Yesterday I was going to post a long and detailed entry about Vladimir Putin’s priority list. About the way priorities were exposed during times of crisis and scarcity. I was going to draw a comparison with my college days in Dublin, where, due to my meagre funds, I had to decide which parts of a full Irish breakfast I wanted to keep, as I could not afford them all. I was going to tell how I decided the lack of which ingredient would not disrupt my morning. I was going to point out how Putin seems to have decided which elements of the Russian political system were essential and worth keeping and how others were being cut off. At the end, I was going to point out how this ended up producing a very different system from what it was before – just like a student’s breakfast was not nearly the same as a proper one would have been. But I was late. The murder of Boris Nemtsov told more about the state of Russia and Putinism that I could have. Regardless of how important or unimportant a personality Nemtsov was in contemporary Russia, and regardless of a series of similar murder cases in the past years, the context makes this case different. It shed light on the weakness and the vicious circle hiding behind the robustness of Russia’s geopolitical posturing.
Boris Nemtsov was a man of the past. He was a face of the chaotic nineties, just like Mikhail Khodorkovsky, but less of a symbol. He was a bright and principled politician. He was an icon for Russia’s liberal opposition. He was also relatively insignificant in 2015, in the world of Navalnys, Kudrins and Volodins.
What I found really striking about the murder, besides its sheer brutality, was the variety of theories that emerged in its aftermath. Slon.ru ran an article today summarising these explanations, some of them bizarre, some of them believable. And then some are bizarrely believable, like the one suggesting that Nemtsov was killed by supporters of East Ukrainian separatists or the separatists himself, due to his damning views on Russia’s policies in Ukraine and his work on exposing the presence of Russian troops in Ukraine. When Anna Politkovskaya was murdered, most threads led ultimately to Vladimir Putin. When a journalist, a civil society activist or an opposition politician was attacked, say, five years ago, suspicion clearly suggested the involvement to the Investigative Committee, the thuggish youth organisation Nashi or, again, Putin himself. Not this time. Both the timing and the brutality of the assault – even if its purpose was to scare protesters – was counterproductive. Something that the Putin of five years ago would not have done, or not this way. This time around, alternative scenarios are deemed plausible. For all we know, Putin’s labelling the murder “a provocation” may even be a genuine reaction. And this is what makes Nemtsov’s murder even scarier.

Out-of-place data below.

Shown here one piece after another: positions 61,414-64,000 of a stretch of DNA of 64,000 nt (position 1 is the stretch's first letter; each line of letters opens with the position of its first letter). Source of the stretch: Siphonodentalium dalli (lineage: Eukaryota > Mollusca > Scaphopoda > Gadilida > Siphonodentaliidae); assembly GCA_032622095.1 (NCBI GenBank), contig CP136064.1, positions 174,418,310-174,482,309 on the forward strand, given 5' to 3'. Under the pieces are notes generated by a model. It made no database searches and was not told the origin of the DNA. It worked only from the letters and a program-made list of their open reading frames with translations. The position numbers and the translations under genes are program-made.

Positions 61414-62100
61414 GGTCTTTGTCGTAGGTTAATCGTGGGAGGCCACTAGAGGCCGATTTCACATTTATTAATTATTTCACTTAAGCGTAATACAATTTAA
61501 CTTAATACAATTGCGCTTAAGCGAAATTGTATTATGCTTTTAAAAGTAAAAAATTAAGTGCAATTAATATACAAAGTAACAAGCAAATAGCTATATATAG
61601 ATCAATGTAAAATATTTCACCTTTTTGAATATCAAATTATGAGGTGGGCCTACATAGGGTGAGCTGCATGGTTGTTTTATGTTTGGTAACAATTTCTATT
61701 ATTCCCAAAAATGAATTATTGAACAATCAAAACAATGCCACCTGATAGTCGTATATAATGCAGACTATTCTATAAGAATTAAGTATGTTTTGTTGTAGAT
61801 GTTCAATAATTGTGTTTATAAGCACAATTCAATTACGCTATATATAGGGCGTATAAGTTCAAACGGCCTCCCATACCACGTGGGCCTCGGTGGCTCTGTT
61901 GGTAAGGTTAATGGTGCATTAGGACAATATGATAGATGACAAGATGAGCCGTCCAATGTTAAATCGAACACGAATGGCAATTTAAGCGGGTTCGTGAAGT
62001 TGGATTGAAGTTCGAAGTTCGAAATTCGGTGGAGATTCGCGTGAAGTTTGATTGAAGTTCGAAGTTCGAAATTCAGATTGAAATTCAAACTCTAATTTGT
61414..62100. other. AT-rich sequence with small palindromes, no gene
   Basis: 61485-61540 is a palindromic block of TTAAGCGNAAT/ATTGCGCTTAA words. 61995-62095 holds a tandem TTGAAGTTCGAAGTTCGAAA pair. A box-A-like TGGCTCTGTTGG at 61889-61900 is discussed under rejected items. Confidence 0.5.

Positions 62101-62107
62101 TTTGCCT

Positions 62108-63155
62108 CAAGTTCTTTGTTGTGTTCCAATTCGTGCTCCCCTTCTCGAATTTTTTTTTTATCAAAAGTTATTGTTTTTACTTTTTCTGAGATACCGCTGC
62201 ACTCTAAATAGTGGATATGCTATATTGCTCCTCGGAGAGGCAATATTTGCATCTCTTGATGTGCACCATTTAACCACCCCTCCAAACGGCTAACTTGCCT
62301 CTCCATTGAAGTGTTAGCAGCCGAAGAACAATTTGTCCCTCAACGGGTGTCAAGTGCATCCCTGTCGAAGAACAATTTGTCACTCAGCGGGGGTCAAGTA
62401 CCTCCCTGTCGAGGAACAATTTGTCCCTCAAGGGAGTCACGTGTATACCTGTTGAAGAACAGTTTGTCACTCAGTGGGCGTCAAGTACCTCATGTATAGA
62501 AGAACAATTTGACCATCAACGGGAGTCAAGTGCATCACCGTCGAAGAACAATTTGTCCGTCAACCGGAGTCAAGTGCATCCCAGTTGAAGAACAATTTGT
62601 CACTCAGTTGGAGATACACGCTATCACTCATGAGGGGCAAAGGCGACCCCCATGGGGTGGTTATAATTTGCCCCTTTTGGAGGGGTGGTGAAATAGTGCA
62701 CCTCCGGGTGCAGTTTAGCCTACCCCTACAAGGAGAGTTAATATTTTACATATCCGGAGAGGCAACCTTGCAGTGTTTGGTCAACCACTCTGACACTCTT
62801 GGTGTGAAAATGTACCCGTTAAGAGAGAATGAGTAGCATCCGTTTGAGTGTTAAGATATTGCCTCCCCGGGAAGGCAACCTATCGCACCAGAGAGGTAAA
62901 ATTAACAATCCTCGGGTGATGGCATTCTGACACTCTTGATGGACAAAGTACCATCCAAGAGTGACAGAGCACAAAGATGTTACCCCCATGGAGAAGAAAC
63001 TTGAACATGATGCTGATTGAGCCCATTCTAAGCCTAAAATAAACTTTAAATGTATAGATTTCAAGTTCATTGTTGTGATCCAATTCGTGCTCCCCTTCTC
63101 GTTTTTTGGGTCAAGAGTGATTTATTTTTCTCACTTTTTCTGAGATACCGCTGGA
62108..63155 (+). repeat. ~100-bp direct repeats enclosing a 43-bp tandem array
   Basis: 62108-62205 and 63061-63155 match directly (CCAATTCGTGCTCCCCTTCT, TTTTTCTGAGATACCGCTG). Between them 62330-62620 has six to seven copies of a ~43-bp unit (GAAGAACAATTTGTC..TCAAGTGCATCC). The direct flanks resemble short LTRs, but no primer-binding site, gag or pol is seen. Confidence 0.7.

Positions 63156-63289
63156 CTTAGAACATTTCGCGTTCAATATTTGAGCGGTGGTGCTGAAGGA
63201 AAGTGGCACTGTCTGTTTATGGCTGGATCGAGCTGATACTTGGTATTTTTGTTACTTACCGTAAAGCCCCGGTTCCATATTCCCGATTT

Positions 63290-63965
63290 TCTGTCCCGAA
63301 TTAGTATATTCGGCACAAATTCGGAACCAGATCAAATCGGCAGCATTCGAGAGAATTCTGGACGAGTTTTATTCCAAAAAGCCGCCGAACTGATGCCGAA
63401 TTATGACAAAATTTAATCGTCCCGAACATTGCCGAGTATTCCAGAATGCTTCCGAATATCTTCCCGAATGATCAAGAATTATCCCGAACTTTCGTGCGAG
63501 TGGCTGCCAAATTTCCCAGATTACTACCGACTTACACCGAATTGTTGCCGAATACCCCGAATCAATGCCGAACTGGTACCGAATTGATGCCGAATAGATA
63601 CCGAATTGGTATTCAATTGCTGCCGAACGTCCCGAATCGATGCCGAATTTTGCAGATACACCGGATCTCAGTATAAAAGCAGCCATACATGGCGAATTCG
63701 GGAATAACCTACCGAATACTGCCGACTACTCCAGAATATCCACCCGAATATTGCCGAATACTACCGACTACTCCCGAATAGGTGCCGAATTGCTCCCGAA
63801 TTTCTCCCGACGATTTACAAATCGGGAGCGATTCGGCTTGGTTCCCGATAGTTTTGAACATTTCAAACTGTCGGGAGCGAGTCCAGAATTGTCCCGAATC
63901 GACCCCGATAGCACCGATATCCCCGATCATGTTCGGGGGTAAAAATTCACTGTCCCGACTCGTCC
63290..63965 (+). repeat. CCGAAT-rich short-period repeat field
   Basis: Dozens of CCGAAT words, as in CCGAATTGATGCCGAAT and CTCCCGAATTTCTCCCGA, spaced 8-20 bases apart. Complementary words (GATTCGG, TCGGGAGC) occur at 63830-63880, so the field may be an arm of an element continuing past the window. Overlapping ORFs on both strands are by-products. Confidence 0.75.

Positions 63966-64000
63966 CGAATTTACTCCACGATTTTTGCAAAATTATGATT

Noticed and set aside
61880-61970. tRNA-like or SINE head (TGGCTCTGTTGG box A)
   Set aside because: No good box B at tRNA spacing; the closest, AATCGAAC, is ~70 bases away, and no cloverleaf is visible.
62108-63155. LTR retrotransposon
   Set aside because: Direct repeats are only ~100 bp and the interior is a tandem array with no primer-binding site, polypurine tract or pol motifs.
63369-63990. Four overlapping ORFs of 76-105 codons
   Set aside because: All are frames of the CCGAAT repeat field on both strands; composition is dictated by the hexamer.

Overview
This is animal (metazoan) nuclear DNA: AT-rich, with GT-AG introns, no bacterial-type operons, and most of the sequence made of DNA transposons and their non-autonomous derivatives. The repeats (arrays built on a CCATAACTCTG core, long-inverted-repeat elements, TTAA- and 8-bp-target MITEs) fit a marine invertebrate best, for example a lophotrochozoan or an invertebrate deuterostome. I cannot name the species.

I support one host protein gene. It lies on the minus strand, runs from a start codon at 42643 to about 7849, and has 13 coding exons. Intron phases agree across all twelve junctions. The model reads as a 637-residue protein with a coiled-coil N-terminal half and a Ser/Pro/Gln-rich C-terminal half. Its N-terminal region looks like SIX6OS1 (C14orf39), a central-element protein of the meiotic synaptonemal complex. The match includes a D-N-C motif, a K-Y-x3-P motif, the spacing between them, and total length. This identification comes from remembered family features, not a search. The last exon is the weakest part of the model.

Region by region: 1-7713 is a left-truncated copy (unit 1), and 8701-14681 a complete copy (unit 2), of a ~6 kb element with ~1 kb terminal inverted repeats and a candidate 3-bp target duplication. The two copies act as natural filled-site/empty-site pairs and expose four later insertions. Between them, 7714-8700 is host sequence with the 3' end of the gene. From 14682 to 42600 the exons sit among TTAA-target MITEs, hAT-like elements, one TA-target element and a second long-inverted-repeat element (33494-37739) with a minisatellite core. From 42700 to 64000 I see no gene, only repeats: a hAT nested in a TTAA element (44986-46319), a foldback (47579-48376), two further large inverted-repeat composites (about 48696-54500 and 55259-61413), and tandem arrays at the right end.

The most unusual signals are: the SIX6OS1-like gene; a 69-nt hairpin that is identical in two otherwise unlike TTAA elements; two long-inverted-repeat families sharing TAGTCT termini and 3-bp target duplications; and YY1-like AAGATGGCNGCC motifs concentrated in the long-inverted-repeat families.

What would you call more unsettling? A tyrant occasionally murdering and bullying the critics of his regime or when innocent people are used as pawns by warring factions in an ailing autocracy? Difficult to say.
Whoever did it for whatever reason, the murder of Nemtsov makes the Russian state reek of incompetence, mismanagement and weakness. The same incompetence, mismanagement and weakness that was present at the Moscow apartment bombings in 1999, in the Dubrovka theatre in 2002 and two years later, in Beslan. Except now it happened at the walls of the Kremlin and the perpetrators may very well be loose cannons set free by the mismanagement of the president himself. It will, in some way,backfire on Putin. Two explanations are plausible but neither of them are reassuring.